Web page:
Two days before a holiday which results in, if not celebrates overeating, I’m reading the Washington Post’s “5 Myths about hunger in America“. The dissonance I feel is like a bucket of ice water to the face:
The person most likely to be hungry is a single, working mother. Federal programs ensure that low-income children can get free meals at school, but their mothers – many of whom are single and work low-paying jobs in the service sector – often have to make tough choices between food, rent, gas for the car, health care or new shoes for their kids. Millions of American women who face this predicament will feed their children and go without meals themselves.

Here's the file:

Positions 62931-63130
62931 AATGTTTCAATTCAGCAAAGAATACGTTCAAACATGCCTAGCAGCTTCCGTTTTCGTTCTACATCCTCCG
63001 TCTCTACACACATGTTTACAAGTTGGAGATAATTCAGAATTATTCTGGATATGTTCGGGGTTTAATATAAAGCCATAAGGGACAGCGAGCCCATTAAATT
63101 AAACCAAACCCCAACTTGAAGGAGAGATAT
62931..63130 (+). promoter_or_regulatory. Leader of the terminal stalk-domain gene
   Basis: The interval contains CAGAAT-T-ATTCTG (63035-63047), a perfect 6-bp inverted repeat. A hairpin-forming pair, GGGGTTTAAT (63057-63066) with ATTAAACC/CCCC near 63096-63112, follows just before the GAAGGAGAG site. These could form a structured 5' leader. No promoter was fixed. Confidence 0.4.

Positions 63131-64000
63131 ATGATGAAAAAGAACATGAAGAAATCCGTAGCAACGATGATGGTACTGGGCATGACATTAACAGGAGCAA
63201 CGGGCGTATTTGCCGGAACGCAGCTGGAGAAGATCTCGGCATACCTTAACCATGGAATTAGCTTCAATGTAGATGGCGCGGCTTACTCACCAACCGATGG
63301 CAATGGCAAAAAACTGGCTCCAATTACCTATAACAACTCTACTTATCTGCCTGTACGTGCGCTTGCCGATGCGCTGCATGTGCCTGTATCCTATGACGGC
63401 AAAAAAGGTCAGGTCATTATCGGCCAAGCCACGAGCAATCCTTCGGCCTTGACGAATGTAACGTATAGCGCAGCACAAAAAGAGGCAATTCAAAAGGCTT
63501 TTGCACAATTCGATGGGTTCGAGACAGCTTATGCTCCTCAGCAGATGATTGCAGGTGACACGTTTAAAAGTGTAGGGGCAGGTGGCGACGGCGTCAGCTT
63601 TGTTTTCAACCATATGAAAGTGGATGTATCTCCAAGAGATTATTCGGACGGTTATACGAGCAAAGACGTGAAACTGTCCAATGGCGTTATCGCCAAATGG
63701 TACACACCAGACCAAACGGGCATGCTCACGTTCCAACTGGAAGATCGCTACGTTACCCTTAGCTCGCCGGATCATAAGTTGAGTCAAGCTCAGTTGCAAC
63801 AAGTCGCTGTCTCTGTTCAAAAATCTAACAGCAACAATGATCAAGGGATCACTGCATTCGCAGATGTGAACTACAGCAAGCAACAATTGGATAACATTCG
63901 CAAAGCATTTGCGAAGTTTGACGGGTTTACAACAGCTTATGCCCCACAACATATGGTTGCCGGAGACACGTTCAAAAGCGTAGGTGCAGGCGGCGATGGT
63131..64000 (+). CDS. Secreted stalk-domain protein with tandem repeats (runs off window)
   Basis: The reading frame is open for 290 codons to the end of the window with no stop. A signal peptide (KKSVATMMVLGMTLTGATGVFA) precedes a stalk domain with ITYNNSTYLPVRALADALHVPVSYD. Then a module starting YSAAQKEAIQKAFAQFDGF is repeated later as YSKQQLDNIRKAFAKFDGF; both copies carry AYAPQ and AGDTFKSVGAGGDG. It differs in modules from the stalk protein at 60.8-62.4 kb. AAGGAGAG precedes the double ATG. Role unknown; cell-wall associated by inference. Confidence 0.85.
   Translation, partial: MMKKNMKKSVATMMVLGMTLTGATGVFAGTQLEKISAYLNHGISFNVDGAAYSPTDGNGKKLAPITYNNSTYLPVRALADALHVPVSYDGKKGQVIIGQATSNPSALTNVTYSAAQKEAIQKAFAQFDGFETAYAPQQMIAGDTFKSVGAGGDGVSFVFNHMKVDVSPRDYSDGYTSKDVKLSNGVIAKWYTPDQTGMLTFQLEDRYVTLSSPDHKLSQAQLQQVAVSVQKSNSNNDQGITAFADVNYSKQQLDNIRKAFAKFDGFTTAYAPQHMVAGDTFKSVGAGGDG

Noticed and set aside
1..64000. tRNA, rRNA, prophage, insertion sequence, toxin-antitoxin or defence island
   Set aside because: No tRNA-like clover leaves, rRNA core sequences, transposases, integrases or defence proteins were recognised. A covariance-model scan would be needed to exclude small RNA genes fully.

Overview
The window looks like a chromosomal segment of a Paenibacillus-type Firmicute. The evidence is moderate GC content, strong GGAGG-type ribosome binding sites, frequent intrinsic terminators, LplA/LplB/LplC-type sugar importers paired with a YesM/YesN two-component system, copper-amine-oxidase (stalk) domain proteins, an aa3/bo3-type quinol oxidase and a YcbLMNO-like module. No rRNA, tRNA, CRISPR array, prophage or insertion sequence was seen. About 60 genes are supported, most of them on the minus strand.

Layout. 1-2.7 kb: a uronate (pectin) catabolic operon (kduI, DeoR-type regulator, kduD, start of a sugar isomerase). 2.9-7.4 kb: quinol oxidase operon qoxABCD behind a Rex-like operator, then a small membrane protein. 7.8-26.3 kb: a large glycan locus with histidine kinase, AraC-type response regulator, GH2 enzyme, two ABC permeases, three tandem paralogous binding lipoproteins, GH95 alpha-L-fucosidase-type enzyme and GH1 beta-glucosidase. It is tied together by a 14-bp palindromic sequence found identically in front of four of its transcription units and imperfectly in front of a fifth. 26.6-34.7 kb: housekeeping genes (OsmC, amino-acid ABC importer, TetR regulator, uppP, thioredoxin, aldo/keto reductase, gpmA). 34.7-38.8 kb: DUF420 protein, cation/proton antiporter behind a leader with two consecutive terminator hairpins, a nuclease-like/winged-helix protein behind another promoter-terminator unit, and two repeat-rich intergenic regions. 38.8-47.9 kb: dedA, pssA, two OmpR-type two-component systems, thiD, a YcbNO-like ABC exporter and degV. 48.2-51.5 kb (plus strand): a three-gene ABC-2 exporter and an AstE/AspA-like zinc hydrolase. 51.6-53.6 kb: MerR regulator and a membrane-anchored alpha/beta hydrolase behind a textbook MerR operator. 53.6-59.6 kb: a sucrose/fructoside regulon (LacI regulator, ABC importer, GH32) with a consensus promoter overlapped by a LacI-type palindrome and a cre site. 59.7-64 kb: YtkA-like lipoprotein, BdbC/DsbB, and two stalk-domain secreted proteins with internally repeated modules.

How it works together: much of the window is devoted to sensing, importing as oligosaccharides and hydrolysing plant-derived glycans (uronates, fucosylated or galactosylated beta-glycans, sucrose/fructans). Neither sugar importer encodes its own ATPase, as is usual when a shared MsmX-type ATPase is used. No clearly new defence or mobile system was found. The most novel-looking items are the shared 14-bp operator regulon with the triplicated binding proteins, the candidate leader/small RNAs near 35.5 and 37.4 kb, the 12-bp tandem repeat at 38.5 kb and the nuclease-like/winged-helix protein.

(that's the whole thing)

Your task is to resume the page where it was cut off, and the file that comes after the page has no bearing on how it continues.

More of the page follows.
Another tragedy in America is the rapidly growing number of seniors who have to choose between food, medicine and utilities. Though few of our elders will admit to needing help, a 2007 study by Meals on Wheels indicated that as many as 6 million are going hungry. Meanwhile, that free food-delivery service has waiting lists in many cities. The 80 million baby boomers approaching retirement are expected to live longer than any previous generation, but not all have set aside enough resources for their final years. When that silver tsunami strikes, hunger will come with it.